Third Person Press: Where did you grow up? Do you think your childhood influenced you to be a writer?
Julie A. Serroul: As a young girl, one of the most exciting days of my week was bicycling the 3 km to the end of the road to meet the Bookmobile. Climbing up into that van which was literally spilling books from its shelves onto the floor felt so exciting and looking around in it was like a treasure hunt. Even though I was quite “outdoorsy”, the tree-house that I built was yet another place to hide away and read. My appetite for books never waned, and when you love them that much, wanting to put your own thoughts and ideas on paper has an irresistible pull. Also, when you are a natural introvert, which I was as a child, “speaking” on a page was far less intimidating. After all, in a story you control both sides of the conversation…although some characters are quite willful and disobedient.
TPP: Who were your three favorite writers when you were young? Who are three favorites now?
JAS: As a kid I loved Carolyn Keene, C.S. Lewis and Lucy Maud Montgomery. Now I love many writers, but my lasting loves are Dean Koontz and Bob Salvatore. I have a love/hate relationship with George R.R. Martin who really needs to be less blood-thirsty about killing my favorite characters.
TPP: What are you most likely to be doing when you're not writing?
JAS: Reading, Zumba, Turbo-kick, Drinking red wine, Watching Movies, Four-Wheeling, I have a lot of hobbies, unfortunately, which means lots of distractions from writing. I also have a day-job that allows me to do everything else I love.
TPP: Do you have any writing habits or rituals?
JAS: Pour a nice hot cup of coffee or peppermint tea, depending on the time of day and my mood, and then either stare out the window at the scenery and think for a while, or at some of my lovely fantasy/sci-fi art pieces. I do a substantial amount of “head-writing” before I set pen to paper or fingers to keyboard. And I am sometimes in the mood to curl up in my comfy chair with a pen and paper instead of at my computer keyboard which sometimes reminds me too much of my day job and can stifle my creativity. The process of “head-writing” reminds me of when I was a kid and used to “day-dream”. This practice was hugely frowned on by my teachers, but now serves me well!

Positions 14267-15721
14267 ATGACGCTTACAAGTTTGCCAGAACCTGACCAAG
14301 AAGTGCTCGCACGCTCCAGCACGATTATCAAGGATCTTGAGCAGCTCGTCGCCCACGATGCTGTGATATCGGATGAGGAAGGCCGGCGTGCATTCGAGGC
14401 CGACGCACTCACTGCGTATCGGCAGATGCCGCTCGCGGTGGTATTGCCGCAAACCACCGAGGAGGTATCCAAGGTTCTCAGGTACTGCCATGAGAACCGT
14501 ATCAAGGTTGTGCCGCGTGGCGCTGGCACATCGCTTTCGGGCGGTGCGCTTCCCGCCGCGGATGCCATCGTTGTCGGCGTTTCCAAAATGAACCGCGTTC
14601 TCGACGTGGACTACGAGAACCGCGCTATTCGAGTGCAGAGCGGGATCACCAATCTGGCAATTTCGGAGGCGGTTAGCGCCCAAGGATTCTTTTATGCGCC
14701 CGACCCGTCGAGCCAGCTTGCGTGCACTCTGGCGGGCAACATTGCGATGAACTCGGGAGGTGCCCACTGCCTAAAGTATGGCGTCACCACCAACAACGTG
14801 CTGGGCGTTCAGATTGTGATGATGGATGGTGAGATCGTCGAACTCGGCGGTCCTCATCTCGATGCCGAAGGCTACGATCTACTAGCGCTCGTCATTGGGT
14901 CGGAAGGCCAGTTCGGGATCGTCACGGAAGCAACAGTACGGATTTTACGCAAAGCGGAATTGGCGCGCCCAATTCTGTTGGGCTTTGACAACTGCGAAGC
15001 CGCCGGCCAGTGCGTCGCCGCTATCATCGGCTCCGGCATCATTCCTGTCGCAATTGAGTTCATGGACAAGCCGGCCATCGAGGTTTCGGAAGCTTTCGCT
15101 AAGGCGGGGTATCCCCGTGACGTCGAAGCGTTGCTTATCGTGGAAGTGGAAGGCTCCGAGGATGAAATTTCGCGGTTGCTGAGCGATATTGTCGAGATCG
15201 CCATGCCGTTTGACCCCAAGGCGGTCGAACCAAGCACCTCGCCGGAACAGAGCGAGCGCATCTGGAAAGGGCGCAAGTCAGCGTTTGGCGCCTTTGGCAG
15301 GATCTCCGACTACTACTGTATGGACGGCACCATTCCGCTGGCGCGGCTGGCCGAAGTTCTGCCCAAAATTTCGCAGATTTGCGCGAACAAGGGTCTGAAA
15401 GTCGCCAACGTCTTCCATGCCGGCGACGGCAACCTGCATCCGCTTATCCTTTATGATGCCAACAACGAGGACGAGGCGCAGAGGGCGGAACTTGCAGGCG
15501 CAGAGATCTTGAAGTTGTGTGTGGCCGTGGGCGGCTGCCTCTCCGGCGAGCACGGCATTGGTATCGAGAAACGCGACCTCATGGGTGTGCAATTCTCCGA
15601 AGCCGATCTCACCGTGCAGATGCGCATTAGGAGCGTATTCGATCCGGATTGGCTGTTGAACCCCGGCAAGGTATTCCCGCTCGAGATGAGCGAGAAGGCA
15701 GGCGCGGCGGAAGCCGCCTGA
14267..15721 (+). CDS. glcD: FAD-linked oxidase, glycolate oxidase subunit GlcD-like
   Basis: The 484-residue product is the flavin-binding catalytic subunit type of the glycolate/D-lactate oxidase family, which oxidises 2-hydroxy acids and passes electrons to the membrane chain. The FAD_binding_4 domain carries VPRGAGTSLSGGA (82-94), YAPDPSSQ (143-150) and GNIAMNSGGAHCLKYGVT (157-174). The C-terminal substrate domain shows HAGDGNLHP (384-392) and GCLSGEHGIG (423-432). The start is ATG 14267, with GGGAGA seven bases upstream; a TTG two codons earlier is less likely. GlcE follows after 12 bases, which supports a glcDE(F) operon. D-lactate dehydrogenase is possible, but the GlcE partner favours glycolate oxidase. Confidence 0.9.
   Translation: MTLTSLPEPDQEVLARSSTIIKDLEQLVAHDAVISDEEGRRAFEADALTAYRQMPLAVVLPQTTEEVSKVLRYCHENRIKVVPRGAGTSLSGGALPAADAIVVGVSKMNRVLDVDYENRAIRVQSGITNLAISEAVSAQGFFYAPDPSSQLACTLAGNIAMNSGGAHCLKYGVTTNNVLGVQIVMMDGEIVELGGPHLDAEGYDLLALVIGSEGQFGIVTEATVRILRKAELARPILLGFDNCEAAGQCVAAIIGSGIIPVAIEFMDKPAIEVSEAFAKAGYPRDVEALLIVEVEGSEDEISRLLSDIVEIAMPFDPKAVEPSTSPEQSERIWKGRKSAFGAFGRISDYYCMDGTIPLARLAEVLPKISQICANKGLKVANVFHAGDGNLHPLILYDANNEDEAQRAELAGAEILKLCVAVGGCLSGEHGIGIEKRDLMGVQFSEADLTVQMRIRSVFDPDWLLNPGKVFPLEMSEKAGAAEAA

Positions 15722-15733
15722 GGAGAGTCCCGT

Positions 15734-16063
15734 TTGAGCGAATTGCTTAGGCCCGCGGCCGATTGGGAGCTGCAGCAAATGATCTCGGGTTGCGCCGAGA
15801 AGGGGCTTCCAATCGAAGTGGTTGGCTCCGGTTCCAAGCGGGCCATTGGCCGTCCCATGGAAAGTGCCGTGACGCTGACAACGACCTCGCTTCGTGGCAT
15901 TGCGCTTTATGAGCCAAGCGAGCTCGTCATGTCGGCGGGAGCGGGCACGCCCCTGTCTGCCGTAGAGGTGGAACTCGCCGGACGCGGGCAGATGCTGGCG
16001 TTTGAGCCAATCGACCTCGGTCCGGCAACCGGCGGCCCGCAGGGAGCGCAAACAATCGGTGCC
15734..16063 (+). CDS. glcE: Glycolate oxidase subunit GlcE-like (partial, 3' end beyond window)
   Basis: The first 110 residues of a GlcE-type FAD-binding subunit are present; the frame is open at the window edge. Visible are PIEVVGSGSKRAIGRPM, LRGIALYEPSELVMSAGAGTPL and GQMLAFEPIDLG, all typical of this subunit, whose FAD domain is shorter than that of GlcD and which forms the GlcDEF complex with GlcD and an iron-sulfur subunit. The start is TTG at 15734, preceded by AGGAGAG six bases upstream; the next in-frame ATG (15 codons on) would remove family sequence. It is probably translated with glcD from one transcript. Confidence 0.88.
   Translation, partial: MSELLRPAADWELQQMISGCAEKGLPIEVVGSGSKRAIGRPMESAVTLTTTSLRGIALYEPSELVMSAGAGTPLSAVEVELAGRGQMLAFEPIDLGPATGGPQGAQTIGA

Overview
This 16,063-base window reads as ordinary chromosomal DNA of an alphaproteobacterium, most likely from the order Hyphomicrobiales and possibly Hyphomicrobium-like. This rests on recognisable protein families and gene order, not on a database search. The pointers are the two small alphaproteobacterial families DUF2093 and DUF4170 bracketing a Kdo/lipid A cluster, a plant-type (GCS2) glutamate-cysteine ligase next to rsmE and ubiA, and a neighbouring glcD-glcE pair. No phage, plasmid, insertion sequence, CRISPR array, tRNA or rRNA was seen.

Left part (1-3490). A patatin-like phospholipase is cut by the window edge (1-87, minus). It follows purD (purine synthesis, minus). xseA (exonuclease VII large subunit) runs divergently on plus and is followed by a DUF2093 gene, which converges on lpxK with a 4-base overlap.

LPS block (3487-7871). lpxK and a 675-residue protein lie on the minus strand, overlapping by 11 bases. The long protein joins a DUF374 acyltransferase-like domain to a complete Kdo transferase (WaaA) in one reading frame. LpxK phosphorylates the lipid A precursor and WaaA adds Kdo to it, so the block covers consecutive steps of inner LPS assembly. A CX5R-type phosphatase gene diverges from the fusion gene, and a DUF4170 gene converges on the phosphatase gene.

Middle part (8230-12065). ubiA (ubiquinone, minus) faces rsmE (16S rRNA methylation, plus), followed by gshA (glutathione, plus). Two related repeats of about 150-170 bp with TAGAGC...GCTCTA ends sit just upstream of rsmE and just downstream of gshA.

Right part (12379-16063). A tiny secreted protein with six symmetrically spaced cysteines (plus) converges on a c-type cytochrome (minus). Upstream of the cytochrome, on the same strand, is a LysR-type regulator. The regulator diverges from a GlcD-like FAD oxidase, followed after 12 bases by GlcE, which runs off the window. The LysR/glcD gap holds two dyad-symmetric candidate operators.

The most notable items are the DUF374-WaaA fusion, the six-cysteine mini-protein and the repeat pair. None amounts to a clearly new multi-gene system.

TPP: What's your favorite beverage while writing? While not writing?
JAS: See answers above!
TPP: If you were a superhero, what would your name and power/ability be? Or would you be a supervillain instead?
JAS: I’d likely be an Anti-hero named “Crank-porter” and my superpower would be to transport all cranky, irritable, disagreeable people onto the same island where their punishment would be to have to deal with each other!
TPP: What are you working on now? What's your next writing project?
JAS: I am currently revising a story about a couple of Anti-heroes, coincidentally. After that I’m going to re-visit some other stories that I have abandoned to see if I was too hasty. I often fall in love with new work and out of love with the pieces that are at the editing phase - when the fun is over and the work begins…it is a very bad habit!
TPP: Is there a question you've always wanted to answer as a writer? Pose it and then write your answer. :)
Q: Have you ever used eavesdropping on the public conversations of strangers to inspire a story?
JAS: Yes, but I prefer not to hear the whole conversation, only a snippet of something intriguing. Firstly, I don’t want to intrude on people’s privacy, and secondly, what I imagine them to be talking about is usually a lot more interesting and fun than the mundane ordinary thing it turns out to be if you listen to the end!
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